Friedel tried to explain it with an anecdote about the development of Fritz. He once asked grandmaster Walter Browne about a particular position in which each side had the same number of pawns and pieces and the same number of controlled squares.
"Any amateur would have said the position was a draw," Friedel said. "I said, 'Walter, who is better here?' And he said, 'White is winning.' I said, 'Why?' and he said white controls more space." When Friedel pointed out that in fact each side controlled exactly the same number of squares, Browne continued, "Oh, these squares here don't count. They aren't important."
How to tell important squares from unimportant squares? Friedel didn't understand.
"But two years later," he said, "I was driving with the former world champion, Max Euwe, and I had the position in my pocket, and I asked him, and he said: 'White's winning. White's better. It controls more squares.' I counted them for him. And he said, 'Oh, these squares are not important.' "
The point, Friedel said, is that this information is too subtle to program. "Watch grandmasters at the board," he said. "It doesn't matter if they speak the same language. They look at each other and communicate. They understand these things."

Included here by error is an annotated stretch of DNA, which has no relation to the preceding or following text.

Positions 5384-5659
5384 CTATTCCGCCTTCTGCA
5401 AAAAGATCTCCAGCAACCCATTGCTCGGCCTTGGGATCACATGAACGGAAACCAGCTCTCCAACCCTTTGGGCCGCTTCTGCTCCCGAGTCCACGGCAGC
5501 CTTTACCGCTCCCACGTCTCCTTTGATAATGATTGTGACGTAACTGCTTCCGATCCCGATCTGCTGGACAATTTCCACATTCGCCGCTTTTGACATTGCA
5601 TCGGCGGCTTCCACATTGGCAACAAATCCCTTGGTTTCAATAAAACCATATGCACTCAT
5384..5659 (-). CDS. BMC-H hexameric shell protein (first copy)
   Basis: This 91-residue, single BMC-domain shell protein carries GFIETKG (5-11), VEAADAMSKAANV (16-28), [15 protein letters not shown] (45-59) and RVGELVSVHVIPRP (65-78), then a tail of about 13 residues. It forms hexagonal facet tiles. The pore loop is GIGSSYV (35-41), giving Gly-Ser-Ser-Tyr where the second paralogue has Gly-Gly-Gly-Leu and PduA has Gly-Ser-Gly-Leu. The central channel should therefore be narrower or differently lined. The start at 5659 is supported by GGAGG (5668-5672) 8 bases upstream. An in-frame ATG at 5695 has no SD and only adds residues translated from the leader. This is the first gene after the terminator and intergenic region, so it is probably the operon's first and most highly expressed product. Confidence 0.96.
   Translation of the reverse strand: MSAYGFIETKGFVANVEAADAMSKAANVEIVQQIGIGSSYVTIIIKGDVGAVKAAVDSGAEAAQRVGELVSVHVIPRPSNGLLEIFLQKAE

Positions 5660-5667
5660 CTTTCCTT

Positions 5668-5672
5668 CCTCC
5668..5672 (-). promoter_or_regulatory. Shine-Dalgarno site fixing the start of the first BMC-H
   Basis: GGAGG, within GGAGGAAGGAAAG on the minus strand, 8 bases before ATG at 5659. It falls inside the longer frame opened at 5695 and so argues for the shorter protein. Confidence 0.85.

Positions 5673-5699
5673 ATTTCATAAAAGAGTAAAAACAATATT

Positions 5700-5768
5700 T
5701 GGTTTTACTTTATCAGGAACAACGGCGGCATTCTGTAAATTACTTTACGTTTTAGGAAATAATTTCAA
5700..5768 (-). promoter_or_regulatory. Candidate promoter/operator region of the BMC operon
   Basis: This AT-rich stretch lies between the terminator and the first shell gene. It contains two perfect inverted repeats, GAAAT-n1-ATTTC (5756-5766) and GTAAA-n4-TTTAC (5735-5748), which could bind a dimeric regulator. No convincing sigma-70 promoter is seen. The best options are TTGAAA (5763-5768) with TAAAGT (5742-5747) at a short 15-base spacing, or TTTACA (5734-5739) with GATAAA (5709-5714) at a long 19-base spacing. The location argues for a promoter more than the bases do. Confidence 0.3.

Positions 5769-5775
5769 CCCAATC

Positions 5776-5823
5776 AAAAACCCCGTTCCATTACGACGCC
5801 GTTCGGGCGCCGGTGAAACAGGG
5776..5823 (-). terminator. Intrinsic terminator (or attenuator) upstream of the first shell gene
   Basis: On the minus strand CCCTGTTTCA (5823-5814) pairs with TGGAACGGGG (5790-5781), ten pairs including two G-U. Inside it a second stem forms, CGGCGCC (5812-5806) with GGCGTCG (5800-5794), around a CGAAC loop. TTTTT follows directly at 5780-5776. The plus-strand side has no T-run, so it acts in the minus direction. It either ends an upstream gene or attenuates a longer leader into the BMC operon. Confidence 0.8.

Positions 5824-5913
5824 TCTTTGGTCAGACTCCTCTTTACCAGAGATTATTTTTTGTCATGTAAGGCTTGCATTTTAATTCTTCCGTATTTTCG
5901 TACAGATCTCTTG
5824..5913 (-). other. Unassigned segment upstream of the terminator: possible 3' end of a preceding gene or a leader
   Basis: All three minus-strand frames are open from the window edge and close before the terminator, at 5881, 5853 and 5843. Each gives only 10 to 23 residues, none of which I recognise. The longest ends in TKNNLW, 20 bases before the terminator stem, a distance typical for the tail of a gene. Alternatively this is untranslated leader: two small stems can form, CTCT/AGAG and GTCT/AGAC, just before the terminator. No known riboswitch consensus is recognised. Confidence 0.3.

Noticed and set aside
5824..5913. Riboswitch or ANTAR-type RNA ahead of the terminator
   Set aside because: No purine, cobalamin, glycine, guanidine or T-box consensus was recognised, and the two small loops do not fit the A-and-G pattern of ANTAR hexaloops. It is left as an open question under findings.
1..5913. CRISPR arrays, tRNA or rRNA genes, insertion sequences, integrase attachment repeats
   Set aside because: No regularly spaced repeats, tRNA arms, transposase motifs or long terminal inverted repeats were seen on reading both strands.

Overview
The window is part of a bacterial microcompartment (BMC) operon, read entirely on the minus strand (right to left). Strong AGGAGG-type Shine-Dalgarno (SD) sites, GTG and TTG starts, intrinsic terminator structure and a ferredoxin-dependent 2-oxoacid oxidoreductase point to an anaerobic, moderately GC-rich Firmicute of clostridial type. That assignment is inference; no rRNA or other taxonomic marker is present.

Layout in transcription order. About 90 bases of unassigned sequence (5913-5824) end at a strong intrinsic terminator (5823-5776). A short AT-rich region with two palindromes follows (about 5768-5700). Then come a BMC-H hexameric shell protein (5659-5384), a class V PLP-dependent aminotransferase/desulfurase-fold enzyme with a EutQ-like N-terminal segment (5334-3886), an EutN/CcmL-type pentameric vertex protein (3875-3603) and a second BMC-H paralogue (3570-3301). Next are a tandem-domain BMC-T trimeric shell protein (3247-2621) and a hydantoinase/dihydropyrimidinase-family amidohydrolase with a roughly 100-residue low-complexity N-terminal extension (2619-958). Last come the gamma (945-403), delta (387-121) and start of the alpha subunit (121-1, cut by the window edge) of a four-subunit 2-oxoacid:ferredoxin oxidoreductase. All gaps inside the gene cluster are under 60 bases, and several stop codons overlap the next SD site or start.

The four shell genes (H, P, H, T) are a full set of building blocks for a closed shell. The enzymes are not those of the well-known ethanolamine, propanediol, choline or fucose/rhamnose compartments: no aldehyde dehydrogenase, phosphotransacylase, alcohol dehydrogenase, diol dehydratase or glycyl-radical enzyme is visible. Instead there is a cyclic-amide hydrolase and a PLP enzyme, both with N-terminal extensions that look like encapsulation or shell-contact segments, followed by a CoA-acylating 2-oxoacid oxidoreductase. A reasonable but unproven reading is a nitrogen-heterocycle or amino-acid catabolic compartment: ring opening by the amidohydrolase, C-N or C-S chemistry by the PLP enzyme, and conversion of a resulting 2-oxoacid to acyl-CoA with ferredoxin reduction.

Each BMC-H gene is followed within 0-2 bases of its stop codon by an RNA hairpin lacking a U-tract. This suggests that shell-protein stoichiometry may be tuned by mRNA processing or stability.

Evidently, Deep Blue understands some of these things too.
"Garry didn't believe we were doing what we said we were doing," Tan said. "Garry prepared to play against a computer. But we programmed it to play like a grandmaster."
To that, Kasparov would agree.
"I have to pay tribute," he said. "The computer is far stronger than anybody expected. I wasn't ready to take on such a challenge in this match. Now I am ready to play a challenge that is threatening to my very existence. This match wasn't frightening enough for me, I guess.
"You talk about American fair play?" he said. "Rubber match."